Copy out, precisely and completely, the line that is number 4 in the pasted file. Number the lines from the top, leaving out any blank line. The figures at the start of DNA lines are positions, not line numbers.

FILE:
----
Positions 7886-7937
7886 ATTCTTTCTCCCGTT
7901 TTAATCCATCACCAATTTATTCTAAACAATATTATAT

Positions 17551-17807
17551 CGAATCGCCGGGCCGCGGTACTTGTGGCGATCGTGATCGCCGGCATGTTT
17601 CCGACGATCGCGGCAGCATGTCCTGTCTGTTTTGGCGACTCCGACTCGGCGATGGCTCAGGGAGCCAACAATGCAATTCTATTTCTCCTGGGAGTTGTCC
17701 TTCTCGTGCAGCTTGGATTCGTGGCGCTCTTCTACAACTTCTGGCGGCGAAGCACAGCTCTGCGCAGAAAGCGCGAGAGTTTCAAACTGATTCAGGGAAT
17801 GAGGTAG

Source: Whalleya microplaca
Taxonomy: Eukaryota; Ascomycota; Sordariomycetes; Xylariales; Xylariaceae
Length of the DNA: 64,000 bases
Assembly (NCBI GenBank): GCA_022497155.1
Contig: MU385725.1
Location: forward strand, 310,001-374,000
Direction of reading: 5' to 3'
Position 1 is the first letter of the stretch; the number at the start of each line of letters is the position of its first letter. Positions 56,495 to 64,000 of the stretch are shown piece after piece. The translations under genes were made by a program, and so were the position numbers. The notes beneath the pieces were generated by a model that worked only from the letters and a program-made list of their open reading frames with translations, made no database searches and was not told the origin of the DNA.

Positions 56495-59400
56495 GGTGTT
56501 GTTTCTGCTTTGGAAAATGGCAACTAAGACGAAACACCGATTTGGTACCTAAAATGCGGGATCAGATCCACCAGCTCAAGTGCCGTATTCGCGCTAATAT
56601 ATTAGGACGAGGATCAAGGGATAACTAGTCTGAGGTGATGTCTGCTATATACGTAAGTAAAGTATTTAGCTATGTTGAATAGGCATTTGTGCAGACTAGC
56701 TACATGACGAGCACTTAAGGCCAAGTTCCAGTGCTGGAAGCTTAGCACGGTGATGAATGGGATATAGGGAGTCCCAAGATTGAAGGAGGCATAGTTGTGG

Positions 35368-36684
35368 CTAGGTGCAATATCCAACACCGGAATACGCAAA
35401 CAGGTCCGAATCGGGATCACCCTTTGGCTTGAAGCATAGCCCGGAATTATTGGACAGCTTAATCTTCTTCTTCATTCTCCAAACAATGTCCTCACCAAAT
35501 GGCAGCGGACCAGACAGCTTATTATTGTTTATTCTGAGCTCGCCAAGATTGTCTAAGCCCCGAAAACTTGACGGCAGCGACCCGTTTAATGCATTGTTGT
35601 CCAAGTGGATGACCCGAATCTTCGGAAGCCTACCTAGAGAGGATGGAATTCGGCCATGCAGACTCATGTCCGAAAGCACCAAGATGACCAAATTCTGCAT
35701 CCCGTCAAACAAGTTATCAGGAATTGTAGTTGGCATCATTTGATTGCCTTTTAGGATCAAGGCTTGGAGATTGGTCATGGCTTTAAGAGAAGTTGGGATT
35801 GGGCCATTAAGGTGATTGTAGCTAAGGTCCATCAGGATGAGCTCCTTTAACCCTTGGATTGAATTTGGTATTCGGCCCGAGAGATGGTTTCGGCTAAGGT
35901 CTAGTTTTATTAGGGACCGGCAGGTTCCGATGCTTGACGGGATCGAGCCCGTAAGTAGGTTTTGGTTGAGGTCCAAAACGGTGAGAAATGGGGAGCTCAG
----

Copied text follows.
Positions 17551-17807